Parents’ guide – what to do and how to deal with runaway kids

My child is threatening to run away from home, what do I do? Is my child serious, or is he/she just testing my reactions? How do I deal with runaway kids? 

Each year, more than 1.5 million kids run away from home. Those runaway kids are at serious risk; dangers of a homeless life (such as drugs, alcohol, illnesses, prostitution, physical abuse and beatings, problems with police, death) and consequences kids face living on their own are usually far worse than the problems they ran away from.

The greatest tragedy is that the suffering of runaway kids and their parents could be avoided with education, counseling, patience, love and a will to overcome and resolve whatever problems a family may have.

Helpful parents’ guidelines on how to deal with runaway kids

 -Listening. Recognize the best time and friendly atmosphere, and encourage kids to open up. Listen to what they have to say. Don’t judge them, ridicule them or try to force your opinions upon them – simply take time, show patience and listen. Focus on your child’s feelings rather than on your own.

-Avoid the heat of argument. Parents get scared of possible consequences from what their runaway kids might do. Too much emotion can lead to losing control during the conversation and hurtful things said in the heat of argument are later hard to overcome.

-You have the power of positive influence. Remember, no matter how it may seem to you, kids are deeply connected to their parents and you can still influence them in many ways to better the problematic situation. Try to stay calm. Pause and take time to figure out constructive ways to address the issues rather than say insulting things out of anger you will regret later.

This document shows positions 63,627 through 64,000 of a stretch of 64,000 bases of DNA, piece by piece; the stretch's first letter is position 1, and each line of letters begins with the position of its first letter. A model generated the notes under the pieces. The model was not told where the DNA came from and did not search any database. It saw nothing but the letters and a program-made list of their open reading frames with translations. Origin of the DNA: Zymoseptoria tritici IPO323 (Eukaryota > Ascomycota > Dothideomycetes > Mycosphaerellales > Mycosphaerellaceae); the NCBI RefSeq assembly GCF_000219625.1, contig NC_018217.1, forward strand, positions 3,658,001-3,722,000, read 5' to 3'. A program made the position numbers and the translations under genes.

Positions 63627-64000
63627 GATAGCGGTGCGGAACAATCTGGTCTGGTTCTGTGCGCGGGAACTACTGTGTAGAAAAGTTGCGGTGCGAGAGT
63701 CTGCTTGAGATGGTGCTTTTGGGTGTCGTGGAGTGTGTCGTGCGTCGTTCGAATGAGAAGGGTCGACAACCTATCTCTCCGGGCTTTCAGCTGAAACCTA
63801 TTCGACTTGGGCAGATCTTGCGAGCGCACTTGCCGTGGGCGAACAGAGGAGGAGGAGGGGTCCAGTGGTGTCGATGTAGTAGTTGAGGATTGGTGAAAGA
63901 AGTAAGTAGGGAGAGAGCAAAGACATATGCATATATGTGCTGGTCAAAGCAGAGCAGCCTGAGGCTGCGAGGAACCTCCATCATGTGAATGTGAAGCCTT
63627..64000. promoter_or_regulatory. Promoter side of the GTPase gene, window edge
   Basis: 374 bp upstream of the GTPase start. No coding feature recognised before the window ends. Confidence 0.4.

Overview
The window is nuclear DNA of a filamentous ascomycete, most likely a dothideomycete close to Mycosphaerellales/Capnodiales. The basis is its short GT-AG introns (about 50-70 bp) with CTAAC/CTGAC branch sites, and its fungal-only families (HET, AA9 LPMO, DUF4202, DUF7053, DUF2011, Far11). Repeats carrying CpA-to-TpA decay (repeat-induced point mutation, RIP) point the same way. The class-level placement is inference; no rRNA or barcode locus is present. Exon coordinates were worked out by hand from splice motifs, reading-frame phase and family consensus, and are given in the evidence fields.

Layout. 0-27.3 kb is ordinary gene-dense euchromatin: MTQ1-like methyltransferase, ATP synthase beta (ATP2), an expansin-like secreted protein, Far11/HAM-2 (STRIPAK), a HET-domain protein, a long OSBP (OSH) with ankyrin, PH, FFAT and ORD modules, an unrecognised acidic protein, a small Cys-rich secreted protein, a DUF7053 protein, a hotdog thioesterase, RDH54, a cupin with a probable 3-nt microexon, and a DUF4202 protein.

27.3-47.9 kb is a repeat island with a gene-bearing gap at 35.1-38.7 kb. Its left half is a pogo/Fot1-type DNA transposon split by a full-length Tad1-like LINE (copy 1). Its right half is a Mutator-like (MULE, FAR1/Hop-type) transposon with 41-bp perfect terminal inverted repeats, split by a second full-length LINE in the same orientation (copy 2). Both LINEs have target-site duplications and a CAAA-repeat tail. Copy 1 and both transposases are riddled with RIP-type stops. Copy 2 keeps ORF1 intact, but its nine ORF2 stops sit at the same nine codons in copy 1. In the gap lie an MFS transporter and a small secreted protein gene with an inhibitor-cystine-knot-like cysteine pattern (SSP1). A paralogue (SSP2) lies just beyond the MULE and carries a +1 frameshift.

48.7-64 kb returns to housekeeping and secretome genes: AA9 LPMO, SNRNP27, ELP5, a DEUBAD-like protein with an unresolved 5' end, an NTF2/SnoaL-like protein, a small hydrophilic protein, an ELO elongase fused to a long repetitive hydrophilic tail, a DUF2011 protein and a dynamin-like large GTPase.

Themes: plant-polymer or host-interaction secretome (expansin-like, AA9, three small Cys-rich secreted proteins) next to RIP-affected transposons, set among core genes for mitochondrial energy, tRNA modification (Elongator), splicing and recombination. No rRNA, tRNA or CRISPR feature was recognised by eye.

-Making your child feel loved and wanted is crucial. It’s very dangerous if kids feel parents have given up on them. Out of despair, runaway kids might do dangerous things they otherwise never would.

-Finding a middle ground. Your child is developing and discovering her/his own identity. Parents should recognize that; if children never “get their way” and do things the way they want, it may leave them feeling powerless and desperate. This creates a build up of negative emotions and dangerous overreactions.

-Take threats of running away seriously, but don’t allow manipulation. Saying things like “You wouldn’t dare” or “You’ll be right back” are the worst things parents can do in dealing with runaway kids. Take time to create a loving, caring and understanding atmosphere. However, sometimes kids say they will run away just as leverage to get their way. Be patient and talk to them; try to figure out what is behind threats. Emphasize that it’s ok to have different opinions and you respect theirs. Explain  that running away will not solve problems and the risks of homeless life are not worth it. No matter how serious problems are, there are always solutions that to lead a better and happier life.

-Seek help from others. Sometimes, while working to resolve problems, it may be productive to take some time apart. Your child can stay few days at a cousins or some other responsible person you both trust. Seek counseling – professionals will support overcoming problems with constructive advice.

My kid ran away from home – what do I do?

-Notify the police immediately.

-Try your best to remain calm. If you are calm, you will be more able to remember important things that will help you find your child (did he take money and clothes, how he acted before he left, what he said, did he leave a message, did he run away from you or to someone else, etc.)

-Ask your child’s friends for clues where he/she may be. In most cases, at least one friend has information.

-Practice an “open door” policy. Leave loving and friendly messages at friends and family, showing you are worried, miss your child and want him back safe and sound, no matter what he did. Never leave threatening messages.

 

 

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